Split-Brain Studies

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I had already been exposed to most of the topics discussed in this psychology course in my high-school class; though in much less depth. Because of this, the most interesting and likely the most memorable topic discussed in this class was one that I had no previous exposure to, split-brain studies.

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Split-brain studies are carried out on patients with an extreme form of epilepsy. To combat severe seizures, patients have the corpus callosum (neuron fibers connecting their right and left hemispheres of their brains) severed. The results puts an end to the debilitating seizures and gave researches the unique opportunity to study the different functions of each hemisphere of the brain. What I found particularly interesting was the role of speech comprehension and the "little voice in our head."

To study the effects, scientists set up experiments that asked split-brain patients to recognize images in their left field of vision. The images were sent to the right hemisphere of the brain but since the corpus callosum is severed, it is unable to share what it sees with the left hemisphere which controls speech comprehension. The result is that the patient is unable to say what it is exactly they see yet the information is still stored in their brain. Later when asked to draw what they saw with their left hand (which is controlled by the right side of their brain which "saw" the image) they draw similar images to what was in their field of vision. When asked to explain what they were drawing, the subjects often made up stories.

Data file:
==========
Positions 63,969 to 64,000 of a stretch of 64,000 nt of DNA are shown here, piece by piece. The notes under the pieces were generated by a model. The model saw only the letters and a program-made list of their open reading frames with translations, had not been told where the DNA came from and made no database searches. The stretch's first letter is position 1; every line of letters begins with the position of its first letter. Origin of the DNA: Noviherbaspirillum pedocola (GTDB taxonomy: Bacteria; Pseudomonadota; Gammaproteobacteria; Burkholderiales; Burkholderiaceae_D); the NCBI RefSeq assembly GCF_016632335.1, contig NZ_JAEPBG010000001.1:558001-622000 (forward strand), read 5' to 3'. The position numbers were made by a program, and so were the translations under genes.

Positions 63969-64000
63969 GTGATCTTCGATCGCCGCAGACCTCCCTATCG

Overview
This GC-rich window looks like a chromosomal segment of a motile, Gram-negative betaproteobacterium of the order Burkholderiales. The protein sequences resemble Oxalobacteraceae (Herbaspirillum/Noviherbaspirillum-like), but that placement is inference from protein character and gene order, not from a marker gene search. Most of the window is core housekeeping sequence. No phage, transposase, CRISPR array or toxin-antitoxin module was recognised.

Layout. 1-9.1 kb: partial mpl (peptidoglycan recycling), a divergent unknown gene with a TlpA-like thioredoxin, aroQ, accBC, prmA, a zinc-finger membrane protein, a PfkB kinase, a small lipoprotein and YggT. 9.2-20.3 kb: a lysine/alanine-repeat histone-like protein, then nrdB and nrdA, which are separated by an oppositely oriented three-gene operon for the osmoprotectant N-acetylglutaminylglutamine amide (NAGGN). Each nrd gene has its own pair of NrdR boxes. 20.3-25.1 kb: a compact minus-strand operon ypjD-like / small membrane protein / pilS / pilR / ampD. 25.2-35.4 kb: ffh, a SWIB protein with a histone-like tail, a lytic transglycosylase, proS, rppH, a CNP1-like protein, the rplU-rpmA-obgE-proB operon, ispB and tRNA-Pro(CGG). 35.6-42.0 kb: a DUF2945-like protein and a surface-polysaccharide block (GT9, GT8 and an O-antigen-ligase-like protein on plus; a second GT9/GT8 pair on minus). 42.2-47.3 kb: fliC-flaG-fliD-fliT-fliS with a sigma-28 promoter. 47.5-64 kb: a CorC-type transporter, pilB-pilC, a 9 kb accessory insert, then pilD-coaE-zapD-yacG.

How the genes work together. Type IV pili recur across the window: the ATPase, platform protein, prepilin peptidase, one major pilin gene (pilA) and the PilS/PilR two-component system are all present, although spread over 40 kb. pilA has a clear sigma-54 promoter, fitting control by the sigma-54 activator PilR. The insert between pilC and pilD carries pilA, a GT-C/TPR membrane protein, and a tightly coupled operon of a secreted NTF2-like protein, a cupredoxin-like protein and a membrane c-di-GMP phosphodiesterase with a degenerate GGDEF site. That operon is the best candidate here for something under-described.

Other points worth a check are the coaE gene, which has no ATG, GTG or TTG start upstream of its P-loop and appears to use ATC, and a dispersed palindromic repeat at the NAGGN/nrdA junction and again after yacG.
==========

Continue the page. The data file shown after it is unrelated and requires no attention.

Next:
This video was shown in class and does a very good job explaining how the experiments work.

What I took away from these studies was that the little voice in our head isn't what's really in control. It is simply rationalizing and explaining what is going on in the other parts of our brain which are really making the decisions.

Here is a link where you can play a split-brain game!

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This page contains a single entry by Charles Holley published on December 4, 2011 5:37 PM.

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